Perhaps my greatest concern is that the Karlsruhe ruling will lend credibility to brexiteer claims that the EU is too dominated by Germany. For a long time the deal has been that while Germany dominated the ECB in Frankfurt, France had greater sway with the Parliament in Strasbourg and the Commission in Brussels. That ended with Draghi as ECB President and now the roles are reversed with Ursula Von Der Leyen President of the Commission and Christine Lagarde President of the ECB.
The role of the ECB's Chief Economist, Philip Lane, could be crucial in deciding how the future unfolds:
"The whole point of having flexibility is that you can deviate from the capital key," Prof Lane told an online interview with the Institute of International Finance.
That would potentially allow Germany's central bank to stop buying German bonds under PSPP and buy more of its own and other countries' bonds under the PEPP scheme. Other member states could shift their purchases in the opposite direction, buying German bonds under PSPP to maintain overall spending.
Although infringement proceedings against the Bundesbank if it fails to participate in future rounds of QE are possible, Lane's instinct is probably to avoid confrontation with the German court and thereby placing the Bundesbank in a difficult position.
Reuters reported on Tuesday the ECB is drafting contingency plans to carry on with QE if Germany is forced to quit the scheme, citing four sources.
In this worst-case scenario, the ECB would launch an unprecedented legal action against the German central bank, its biggest shareholder, to bring it back into the programme, said the sources, who spoke on condition of anonymity.
That case would be heard by the European Court of Justice in Luxembourg - whose views on the issue the original German court rubbished. The case would potentially test Germany's political commitment to the euro institutions.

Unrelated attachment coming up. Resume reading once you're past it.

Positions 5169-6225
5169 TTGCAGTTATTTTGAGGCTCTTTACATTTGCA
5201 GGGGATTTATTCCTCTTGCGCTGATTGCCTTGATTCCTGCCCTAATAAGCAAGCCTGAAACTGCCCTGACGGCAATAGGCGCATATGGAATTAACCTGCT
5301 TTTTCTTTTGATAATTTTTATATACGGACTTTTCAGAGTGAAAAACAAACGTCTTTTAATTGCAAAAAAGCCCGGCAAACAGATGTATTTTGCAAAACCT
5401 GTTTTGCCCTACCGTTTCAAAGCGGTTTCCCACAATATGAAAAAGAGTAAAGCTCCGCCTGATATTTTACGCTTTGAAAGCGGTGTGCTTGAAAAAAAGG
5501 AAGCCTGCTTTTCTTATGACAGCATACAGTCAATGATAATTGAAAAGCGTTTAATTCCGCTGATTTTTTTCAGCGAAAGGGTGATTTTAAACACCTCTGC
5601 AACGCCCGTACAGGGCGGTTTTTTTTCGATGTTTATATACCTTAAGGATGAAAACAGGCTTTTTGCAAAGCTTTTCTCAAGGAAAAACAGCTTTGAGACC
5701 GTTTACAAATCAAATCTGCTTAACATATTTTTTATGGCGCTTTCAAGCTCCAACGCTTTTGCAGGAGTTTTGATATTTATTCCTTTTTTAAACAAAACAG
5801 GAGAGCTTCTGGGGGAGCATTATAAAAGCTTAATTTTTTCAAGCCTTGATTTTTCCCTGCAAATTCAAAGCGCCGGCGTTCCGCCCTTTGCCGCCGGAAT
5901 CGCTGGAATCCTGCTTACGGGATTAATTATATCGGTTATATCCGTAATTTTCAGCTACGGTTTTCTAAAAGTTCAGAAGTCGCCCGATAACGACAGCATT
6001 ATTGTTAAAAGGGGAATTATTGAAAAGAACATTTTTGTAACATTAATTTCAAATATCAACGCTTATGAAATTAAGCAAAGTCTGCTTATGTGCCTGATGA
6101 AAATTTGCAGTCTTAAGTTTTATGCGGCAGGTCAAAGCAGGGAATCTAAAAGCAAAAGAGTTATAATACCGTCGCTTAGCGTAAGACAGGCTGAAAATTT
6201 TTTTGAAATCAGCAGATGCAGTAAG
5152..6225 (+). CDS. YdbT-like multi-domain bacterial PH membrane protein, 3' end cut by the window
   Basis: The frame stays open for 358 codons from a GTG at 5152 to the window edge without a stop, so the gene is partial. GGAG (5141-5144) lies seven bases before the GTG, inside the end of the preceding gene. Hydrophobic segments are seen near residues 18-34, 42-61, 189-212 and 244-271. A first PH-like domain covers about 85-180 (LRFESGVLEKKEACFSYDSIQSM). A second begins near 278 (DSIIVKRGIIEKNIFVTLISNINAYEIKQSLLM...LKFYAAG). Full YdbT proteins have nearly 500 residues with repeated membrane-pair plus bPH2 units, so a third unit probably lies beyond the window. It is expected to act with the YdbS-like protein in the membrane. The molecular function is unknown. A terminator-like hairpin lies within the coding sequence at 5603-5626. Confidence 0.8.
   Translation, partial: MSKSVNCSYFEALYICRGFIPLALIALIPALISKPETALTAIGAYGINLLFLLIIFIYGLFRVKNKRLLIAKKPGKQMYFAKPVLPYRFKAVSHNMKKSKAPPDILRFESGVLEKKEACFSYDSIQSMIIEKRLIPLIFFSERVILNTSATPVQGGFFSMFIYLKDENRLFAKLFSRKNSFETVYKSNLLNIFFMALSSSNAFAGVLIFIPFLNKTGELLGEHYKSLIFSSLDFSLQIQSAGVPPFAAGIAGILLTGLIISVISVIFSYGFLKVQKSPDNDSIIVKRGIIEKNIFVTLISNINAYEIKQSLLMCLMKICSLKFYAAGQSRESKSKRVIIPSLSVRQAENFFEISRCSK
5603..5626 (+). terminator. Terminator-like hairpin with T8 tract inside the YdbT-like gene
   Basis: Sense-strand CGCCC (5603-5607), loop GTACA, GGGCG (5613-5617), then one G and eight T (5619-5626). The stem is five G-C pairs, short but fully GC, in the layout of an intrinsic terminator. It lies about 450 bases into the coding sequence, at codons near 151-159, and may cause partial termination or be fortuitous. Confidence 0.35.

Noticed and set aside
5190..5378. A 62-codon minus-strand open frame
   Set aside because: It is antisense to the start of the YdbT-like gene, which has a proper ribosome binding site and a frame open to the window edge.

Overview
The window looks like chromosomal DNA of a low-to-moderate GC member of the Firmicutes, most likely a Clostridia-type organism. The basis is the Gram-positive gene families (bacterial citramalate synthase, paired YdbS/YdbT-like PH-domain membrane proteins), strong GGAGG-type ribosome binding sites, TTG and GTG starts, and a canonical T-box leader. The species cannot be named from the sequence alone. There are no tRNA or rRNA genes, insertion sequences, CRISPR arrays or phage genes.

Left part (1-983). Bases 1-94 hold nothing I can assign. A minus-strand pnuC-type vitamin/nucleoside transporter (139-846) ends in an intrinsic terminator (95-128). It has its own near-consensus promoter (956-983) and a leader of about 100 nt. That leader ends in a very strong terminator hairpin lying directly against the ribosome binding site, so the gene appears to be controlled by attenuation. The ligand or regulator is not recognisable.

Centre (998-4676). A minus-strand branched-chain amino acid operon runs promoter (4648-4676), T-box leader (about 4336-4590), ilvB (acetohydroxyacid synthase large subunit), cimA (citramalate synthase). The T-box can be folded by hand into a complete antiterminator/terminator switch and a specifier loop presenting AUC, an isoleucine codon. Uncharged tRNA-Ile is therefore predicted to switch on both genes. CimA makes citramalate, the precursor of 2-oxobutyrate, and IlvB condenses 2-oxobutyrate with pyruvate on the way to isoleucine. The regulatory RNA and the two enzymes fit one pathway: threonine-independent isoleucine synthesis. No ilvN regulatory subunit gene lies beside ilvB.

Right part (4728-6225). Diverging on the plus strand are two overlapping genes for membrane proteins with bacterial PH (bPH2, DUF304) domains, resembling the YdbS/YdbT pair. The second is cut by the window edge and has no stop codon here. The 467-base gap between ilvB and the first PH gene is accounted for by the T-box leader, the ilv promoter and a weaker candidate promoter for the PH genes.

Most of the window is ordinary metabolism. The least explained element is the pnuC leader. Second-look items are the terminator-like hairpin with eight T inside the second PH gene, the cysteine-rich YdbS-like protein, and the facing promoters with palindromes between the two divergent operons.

Most of the sources cited by Reuters expect the legal challenge from the court in Karlsruhe to be resolved by the Bundesbank itself demonstrating that the ECB had considered the proportionality of its policy .
But staff at the ECB and the eurozone's national central banks are preparing for what one source described as the "unbelievable" scenario in which the court bans the Bundesbank from taking part in the purchases.
In that case, the ECB, or less likely the other eurozone central banks, would take up the Bundesbank's quota in the PSPP and buy German bonds, the sources said.
At the heart of the dispute is the GCC's economic illiteracy, never mind ignorance of how central banks the world over operate. Perhaps a briefing from the Bundesbank can help to resolve that. But in the longer term if the Bundesbank starts to diverge from the collectively agreed decisions of the ECB board there can be only one outcome: Infringement proceedings against Germany up to and including the possible expulsion of Germany from the Eurozone. That should concentrate minds wonderfully. Weimar here we go again.
The reality is that the ECB and Central banks the World over aren't really democratic institutions, being composed of bankers and economists appointed by governments but not really answerable to them. Trump has sought to brow-beat the Fed into reducing interest rates before it was ready to do so, but the Pandemic has now rendered that conversation moot. Everyone recognises the need to reflate after the greatest financial shock in almost a century.
Everyone but, perhaps, the GCC. Perhaps even they are embarrassed by the way in which the Pandemic has now exposed the vacuousness of their arguments. Interest rate and money supply decisions are left to central banks for a reason: they require great monetary and economic judgement and expertise. Amateur ordoliberal economists acting as judges need not apply.
I don't really expect my letter to the Editor to have much impact beyond raising the awareness of some Irish people to a potentially serious economic and political issue. The Irish government may have a quiet word with its German and EU counterparts, but everyone will be keen to avoid another crisis. The arrogance of the GCCs dismissal of the CJEU and 60 years of case law has shocked and embarrassed many. Let us hope that Hungary and Poland are not similarly emboldened to reject CJEU findings against their undermining of judicial independence, because then we will have a real and immediate crisis on our hands.
And the irony is that the GCC is supposed to protect German democracy against totalitarian takeover. It would be a tragedy if such well intentioned independence led to Germany helping to undermine democracy in Hungary and Poland and the democratic legitimacy of the EU as a whole. Maybe the Brexiteers were right after all: without a stronger Demos and Logos the EU is destined to fail.